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Depression Era Savings Tips

post #1 of 50
Thread Starter 

Ok, so the thread about cutting the tubes made me think of the things that my grandparents did that I thought was nuts, but turns out is a great money saving tip. So.... Do you remember anything that generation did to save that maybe we've lost?

My grandma used to save the butter/margarine wrappers to grease her pans.

Hanging clothes on the line, I know some people do this, but not like my grandparents did. Or even my mother.

Reuse every container that came into the house! Grandpa had glass jars with nails, bolts, etc in his shop area that hung from the lids, he'd pound a nail through the lid and than screw in the jar.

 

post #2 of 50
I still use the butter/margaine paper to grease muffin tins, my nan taught my mum that, and i learnt from my mum.

I dream of the day of getting my own backyard so i can use a clotheline again, when I used to live in new zealand before i married my dh, we hardly ever used the dryer, everything went on the clothes line, and it smelled fresh and felt nice and soft from the wind.
post #3 of 50
I grease my pans with butter wrappers.

I love to hang my clothes on the line - the whole process of laundry is very stress relieving for me.

We reuse almost all containers. DH has many in his shop for various pieces of hardware. I have a bin that I keep full in the basement for packing up leftovers to send home after I have hosted a meal. If the leftover bin is full or DH doesn't take the ones I set outside beside the recycling bin for him then I recycle them.
post #4 of 50
This one, I don't do, but I remember from my grandparents' house -- the couch was covered in plastic! :D

Mar
post #5 of 50
This is so funny, I was just thinking about my granny last night as I opened a package of meat. She used to keep the styrofoam trays that the meat came on and use them as paper plates. She made all their clothing (even slips!), bedding and tablecloths. When something had worn out, she made quilts out them. My sister and I got one out of my linen closet at christmas, and was remembering what each little piece was from (her apron, a dress that one of us had outgrown, one of my papaw's shirts). It brings back sweet memories. Thanks for the thread!!
post #6 of 50
My grandmother cracks up that the "cheap" cuts of meat she used back in the day are now featured on various cooking shows. She used skirt steak alot because it was cheap and lasted when you made a sauce out of canned tomatoes and some corn. Or she fried up potatoes to serve with it. I really admire my grandmother and her generation. DH and I try to live up to their morals and values - life isn't about what you have, it's about the quality of your life.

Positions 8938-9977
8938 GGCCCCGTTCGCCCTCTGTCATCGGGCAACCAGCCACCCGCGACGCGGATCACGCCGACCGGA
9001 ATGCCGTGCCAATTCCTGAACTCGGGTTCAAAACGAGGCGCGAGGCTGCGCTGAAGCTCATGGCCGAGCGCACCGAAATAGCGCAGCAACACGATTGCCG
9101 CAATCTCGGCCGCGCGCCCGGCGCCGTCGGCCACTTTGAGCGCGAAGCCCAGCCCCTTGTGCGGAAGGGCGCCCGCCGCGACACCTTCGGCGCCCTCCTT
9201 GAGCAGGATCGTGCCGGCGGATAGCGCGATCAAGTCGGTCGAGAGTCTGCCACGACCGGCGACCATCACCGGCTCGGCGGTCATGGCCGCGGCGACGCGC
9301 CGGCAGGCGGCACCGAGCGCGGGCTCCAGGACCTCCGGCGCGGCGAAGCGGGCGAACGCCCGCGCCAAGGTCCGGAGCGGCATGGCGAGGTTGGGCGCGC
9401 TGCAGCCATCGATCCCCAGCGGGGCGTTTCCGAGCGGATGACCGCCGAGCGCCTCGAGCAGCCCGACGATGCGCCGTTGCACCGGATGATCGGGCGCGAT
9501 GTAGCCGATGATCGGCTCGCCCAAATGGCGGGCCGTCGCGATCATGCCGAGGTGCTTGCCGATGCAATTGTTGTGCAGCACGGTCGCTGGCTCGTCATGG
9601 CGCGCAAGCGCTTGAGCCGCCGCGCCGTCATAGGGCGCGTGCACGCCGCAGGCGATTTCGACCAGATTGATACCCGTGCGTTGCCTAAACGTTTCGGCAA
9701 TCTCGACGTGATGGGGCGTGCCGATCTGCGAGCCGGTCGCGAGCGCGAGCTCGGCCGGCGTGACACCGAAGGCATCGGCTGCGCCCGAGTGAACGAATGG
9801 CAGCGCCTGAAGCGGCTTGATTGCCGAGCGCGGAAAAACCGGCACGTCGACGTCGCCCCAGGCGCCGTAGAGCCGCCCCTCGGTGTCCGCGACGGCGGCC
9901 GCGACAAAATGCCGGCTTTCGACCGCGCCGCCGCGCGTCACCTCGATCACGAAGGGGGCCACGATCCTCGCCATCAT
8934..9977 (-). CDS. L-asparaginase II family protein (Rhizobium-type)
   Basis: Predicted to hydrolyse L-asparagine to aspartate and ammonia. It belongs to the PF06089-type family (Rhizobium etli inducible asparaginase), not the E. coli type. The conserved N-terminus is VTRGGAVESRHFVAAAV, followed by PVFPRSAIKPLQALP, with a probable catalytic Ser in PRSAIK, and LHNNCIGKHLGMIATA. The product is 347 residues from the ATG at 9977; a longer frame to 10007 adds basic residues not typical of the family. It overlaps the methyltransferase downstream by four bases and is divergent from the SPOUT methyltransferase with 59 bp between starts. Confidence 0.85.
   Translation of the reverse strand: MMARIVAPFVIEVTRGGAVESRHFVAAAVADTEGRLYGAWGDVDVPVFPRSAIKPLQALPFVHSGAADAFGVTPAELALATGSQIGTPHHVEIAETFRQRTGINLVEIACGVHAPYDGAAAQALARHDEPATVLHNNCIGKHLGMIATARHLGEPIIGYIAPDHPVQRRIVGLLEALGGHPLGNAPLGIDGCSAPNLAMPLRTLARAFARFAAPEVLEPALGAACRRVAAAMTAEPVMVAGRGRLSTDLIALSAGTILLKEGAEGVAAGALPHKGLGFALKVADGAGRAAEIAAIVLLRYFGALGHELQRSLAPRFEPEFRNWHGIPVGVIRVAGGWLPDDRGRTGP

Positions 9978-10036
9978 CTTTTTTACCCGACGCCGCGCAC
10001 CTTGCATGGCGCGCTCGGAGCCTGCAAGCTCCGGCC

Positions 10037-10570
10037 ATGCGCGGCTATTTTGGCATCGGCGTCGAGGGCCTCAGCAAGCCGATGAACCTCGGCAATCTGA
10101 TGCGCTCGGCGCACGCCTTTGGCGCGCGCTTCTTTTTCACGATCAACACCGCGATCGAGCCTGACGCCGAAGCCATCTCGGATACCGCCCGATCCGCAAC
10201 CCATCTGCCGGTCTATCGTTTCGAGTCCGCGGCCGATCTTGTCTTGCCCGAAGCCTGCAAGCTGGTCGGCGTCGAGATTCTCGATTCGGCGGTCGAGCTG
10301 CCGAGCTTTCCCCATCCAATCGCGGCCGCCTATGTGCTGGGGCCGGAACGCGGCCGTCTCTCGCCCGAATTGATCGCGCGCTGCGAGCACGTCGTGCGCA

post #7 of 50
Great thread! I just made myself a cup of tea to sit down and read the forums while my ds naps, and found myself thinking about my grandma. She would ALWAYS use her tea bags two or even three times before throwing them out. I can still remember the little dish that she kept next to her sink with her "used" tea bag! To be honest - it's not too bad. With each use, the tea becomes weaker (naturally), but some people like their tea like that anyhow. :-)
post #8 of 50
A/C. My Nanny had 1 a/c unit in her bedroom and it was only turned on when it was 100. I try to keep the a/c as much as possible but it is so humid in the summer.

Hanging clothes on the line.

Powdered milk. She used it for cooking, etc.

My husband loves peanut butter jars for the garage. He stores screws, nails, etc. He screws the lid to an overhead board then unscrews the jar when he needs it.
post #9 of 50
Beans. My grandmother always makes a big thing of beans in the winter. She makes a HUGE stock pot of them. She uses them for a bean soup thingy, taco mix, etc. It is soooo cheap and easy and feeds sooooooooooooooo many people. She invites a lot of us over always lasting her weeks of leftovers. She also freezes half of the thing for later use. I am in shock at how much money that saves.

She does a LOT of things that are cheap and from the whole depression era. Sometimes she hangs the clothes to dry; does lots of canning; makes her own jerkey, raisins, dried apricots, bananas, fruit leathers, etc; she hardly eats out at all, she uses the "borrowing and loaning" system instead of always going out and buying everything she might like, they stretch a penny pretty intently. I am amazed sometimes.
post #10 of 50
These are terrific ideas--and some I never would have thought of on my own. Growing up in the south, my grandmother also had some shortcuts like this. For instance, she would always save the grease whenever she cooked bacon in a ceramic jar on the stove. To cook eggs, etc., she would use this. Now, granted, many years later we realize some health issues with that (can anyone say the word "cholesterol"?), but it still reflects ingenuity of the past.
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